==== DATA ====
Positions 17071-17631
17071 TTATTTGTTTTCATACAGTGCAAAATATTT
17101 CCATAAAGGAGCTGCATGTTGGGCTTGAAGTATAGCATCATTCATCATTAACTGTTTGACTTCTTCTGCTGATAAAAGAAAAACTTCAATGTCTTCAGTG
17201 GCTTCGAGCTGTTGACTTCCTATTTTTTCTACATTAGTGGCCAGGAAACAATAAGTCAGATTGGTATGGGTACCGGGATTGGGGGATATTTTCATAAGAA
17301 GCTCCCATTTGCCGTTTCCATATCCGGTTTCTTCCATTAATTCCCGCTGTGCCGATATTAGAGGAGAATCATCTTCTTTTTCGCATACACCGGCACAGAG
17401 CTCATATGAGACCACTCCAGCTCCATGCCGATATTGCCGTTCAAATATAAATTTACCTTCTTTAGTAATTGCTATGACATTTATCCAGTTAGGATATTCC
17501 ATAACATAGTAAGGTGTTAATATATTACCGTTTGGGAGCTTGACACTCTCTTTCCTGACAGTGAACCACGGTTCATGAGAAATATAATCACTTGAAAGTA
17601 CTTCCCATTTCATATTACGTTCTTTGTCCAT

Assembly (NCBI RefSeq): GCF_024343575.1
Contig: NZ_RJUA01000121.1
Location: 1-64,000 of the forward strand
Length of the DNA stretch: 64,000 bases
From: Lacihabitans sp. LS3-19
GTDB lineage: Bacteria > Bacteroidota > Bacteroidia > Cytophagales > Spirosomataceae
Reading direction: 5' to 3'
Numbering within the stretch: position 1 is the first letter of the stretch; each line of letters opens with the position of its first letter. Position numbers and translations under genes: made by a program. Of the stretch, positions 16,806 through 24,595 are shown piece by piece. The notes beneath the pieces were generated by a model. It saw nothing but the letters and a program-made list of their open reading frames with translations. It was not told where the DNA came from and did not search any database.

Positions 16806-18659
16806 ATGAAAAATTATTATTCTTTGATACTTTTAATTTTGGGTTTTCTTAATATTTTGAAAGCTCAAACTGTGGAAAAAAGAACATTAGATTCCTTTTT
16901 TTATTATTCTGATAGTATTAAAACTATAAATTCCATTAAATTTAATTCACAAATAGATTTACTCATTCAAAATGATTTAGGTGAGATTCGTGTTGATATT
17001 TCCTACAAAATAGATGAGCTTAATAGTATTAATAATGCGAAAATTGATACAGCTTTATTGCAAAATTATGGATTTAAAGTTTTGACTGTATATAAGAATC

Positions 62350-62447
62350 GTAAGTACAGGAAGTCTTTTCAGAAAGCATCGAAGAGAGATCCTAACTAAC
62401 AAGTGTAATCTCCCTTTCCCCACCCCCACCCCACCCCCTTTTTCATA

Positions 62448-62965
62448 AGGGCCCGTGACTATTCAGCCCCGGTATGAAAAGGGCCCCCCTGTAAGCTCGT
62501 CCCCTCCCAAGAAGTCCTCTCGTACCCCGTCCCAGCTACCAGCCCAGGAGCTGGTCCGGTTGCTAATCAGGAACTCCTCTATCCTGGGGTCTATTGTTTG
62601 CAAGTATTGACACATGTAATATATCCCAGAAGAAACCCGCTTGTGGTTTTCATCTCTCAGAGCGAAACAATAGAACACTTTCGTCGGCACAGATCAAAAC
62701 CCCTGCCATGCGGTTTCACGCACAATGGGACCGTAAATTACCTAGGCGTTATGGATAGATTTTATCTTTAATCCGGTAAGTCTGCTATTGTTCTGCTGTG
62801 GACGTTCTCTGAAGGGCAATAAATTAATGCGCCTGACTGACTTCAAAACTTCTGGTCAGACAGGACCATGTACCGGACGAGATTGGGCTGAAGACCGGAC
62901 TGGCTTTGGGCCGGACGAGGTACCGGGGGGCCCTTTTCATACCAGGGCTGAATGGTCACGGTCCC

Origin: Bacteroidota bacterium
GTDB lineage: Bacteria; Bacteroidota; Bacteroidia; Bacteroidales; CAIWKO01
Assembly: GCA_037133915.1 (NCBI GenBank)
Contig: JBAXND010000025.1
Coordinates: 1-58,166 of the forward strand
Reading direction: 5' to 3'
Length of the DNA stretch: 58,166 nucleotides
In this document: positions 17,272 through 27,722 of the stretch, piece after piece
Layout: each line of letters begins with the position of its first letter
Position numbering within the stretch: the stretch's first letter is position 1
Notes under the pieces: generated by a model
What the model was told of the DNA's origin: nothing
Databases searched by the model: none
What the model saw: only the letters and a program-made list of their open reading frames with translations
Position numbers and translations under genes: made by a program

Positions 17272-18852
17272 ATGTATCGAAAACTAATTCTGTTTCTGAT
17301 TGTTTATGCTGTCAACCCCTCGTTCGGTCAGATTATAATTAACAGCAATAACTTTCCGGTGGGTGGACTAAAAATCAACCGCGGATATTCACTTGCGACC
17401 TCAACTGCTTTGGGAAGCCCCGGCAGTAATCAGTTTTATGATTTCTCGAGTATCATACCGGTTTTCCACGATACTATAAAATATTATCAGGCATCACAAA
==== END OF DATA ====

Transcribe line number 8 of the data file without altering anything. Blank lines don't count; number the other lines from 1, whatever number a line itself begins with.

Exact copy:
17601 CTTCCCATTTCATATTACGTTCTTTGTCCAT